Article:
“We conducted a study comparing chemohormonal therapy and hormonal therapy alone in Asian men with mHSPC and found a significant improvement in castration resistance-free survival of 17.6 months vs 8 months,” noted Poon. [Clin Genitourin Cancer 2019;17:e203-e208] “However, Asian patients appear to be more susceptible to docetaxel-related haematologic toxicities such as febrile neutropenia and neutropenia.” [Asia Pac J Clin Oncol 2018;14:347-352]
Data suggest that primary granulocyte colony-stimulating factors prophylaxis may alleviate the risk of docetaxel-related febrile neutropenia in Chinese prostate cancer patients. [J Clin Oncol 2020;38 (6 Supp):72]
ADT with androgen-receptor (AR) inhibitor
The ARCHES study is a multinational, double-blind, phase III trial, which randomized 1,150 men with mHSPC to receive either the AR inhibitor enzalutamide or placebo, plus ADT, stratified by disease volume and prior docetaxel chemotherapy. The primary endpoint was radiographic progression-free survival (rPFS). Results showed that the risk of radiographic disease progression or death was significantly reduced by 61 percent in the enzalutamide arm (HR, 0.39, 95 percent CI, 0.30–0.50; p<0.001; median rPFS was not reached with enzalutamide plus ADT vs 19.0 months with placebo plus ADT) (Figure 1). [J Clin Oncol 2019;37:2974-2986]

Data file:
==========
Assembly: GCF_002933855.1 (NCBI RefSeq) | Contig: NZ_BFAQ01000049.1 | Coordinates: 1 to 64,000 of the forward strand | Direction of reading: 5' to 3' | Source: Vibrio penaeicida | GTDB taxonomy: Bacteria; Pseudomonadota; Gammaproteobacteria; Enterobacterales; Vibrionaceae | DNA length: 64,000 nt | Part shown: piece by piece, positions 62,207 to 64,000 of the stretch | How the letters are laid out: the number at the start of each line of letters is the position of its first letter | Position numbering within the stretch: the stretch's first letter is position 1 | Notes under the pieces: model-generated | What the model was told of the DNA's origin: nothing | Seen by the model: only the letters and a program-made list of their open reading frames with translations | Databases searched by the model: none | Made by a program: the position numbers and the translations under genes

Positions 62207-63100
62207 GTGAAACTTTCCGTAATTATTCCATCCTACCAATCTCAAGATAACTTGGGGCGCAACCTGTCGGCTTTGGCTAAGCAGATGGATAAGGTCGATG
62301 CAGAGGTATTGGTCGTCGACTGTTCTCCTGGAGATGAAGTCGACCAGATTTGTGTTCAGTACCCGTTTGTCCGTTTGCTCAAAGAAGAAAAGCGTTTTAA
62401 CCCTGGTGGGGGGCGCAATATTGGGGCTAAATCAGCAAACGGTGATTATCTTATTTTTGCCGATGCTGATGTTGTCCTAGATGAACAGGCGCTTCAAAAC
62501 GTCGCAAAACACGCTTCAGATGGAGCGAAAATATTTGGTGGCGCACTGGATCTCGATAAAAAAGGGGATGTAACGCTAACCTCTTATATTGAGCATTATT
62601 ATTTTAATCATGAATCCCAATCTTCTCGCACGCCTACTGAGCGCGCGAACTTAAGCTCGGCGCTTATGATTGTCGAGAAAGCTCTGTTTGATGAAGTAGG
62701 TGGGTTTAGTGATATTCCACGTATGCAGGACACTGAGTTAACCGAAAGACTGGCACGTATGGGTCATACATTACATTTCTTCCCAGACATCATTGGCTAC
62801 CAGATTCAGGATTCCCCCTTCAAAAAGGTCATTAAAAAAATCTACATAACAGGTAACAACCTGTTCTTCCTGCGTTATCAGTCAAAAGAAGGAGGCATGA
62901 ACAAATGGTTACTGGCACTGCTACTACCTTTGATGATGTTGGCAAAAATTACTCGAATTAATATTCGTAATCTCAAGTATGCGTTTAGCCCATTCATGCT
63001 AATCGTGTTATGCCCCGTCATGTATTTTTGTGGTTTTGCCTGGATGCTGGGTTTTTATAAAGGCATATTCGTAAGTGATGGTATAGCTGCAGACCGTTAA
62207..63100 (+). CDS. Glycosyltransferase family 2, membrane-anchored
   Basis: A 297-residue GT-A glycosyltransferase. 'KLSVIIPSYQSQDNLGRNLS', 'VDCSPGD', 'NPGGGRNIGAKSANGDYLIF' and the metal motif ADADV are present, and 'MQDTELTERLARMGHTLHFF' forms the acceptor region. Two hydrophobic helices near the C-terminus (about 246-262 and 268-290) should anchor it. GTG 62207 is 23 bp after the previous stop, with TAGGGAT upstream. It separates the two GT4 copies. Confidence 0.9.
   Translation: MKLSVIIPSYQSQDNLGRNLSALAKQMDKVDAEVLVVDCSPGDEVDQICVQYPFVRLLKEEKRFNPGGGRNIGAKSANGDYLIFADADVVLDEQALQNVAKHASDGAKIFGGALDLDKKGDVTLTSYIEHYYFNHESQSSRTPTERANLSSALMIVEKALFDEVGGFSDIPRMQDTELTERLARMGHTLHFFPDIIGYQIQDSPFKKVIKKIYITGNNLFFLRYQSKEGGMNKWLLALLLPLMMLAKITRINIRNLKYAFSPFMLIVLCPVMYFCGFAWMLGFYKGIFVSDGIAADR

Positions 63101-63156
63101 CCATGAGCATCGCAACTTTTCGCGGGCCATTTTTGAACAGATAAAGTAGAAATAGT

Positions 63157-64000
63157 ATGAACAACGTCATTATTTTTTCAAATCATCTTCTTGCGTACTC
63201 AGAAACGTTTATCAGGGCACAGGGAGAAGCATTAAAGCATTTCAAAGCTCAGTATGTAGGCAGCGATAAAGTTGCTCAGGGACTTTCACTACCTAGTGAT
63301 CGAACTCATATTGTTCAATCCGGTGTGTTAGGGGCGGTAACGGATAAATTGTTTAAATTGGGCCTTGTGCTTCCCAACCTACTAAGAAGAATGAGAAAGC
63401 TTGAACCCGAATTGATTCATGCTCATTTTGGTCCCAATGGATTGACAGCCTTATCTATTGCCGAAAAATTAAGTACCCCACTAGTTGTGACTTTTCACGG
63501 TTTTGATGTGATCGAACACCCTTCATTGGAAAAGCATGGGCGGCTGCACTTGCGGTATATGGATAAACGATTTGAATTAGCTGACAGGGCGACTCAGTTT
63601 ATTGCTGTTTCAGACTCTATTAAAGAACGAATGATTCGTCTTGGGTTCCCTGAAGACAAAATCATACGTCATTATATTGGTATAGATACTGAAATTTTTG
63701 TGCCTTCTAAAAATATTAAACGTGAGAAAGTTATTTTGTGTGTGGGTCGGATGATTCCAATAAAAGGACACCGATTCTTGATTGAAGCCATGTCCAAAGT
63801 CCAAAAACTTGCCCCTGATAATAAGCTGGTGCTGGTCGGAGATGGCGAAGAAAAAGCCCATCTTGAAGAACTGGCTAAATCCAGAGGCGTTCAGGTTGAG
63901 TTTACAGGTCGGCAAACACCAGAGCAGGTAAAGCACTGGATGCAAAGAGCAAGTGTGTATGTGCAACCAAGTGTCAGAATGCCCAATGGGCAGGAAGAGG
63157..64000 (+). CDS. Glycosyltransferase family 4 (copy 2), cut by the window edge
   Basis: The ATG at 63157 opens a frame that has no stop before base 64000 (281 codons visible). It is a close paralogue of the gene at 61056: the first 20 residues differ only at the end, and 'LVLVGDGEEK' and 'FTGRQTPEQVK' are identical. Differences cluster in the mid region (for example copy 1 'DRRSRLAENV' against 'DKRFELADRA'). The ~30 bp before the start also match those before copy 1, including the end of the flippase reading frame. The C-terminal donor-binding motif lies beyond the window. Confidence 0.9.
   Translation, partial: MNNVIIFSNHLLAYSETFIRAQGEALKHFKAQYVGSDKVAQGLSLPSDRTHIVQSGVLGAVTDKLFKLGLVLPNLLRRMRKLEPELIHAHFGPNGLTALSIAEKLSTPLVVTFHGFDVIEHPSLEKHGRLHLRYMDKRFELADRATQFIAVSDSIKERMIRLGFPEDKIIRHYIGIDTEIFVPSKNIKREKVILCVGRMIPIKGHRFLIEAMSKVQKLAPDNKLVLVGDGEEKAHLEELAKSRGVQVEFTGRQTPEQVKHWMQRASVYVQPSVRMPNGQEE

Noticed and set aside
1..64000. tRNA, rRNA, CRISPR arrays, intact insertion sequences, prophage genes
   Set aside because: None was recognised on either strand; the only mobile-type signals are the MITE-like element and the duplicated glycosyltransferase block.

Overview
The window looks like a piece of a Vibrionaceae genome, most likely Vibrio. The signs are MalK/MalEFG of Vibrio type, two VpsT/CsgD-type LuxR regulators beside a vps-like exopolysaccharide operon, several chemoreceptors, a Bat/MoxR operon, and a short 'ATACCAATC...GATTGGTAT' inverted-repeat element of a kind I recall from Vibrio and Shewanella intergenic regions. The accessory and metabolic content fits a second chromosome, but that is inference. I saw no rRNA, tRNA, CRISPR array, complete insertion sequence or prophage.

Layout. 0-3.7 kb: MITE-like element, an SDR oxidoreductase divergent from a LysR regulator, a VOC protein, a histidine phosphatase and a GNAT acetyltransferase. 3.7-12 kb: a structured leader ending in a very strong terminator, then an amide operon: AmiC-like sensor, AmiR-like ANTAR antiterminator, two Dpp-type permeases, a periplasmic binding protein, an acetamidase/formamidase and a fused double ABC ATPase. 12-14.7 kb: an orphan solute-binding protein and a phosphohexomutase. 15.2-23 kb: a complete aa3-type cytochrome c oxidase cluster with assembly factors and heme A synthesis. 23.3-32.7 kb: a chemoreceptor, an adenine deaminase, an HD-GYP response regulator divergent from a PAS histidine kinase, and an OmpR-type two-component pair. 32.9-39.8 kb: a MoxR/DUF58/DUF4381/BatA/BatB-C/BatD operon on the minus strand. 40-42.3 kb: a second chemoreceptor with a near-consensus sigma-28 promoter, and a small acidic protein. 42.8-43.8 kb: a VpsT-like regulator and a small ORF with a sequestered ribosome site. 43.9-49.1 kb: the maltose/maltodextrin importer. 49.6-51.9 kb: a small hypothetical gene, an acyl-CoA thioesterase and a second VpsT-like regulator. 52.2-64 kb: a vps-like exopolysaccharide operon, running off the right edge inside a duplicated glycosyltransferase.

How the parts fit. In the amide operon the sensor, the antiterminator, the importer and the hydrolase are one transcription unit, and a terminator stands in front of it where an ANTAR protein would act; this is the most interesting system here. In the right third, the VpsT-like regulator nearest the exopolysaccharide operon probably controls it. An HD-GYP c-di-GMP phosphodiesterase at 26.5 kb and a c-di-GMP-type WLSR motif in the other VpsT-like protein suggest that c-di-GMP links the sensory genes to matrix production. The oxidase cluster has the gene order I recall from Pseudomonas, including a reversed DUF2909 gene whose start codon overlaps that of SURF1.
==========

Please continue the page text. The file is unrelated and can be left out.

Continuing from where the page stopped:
“These benefits in rPFS were consistent irrespective of the volume of disease, prior docetaxel therapy, or risk status (low or high risk mHSPC),” said Poon. “Though OS data were not mature at the time of the interim analysis, there was a trend favouring the enzalutamide arm. In addition, enzalutamide plus ADT significantly lengthened the time to first symptomatic skeletal event and castration resistance.” [J Clin Oncol 2019;37:2974-2986]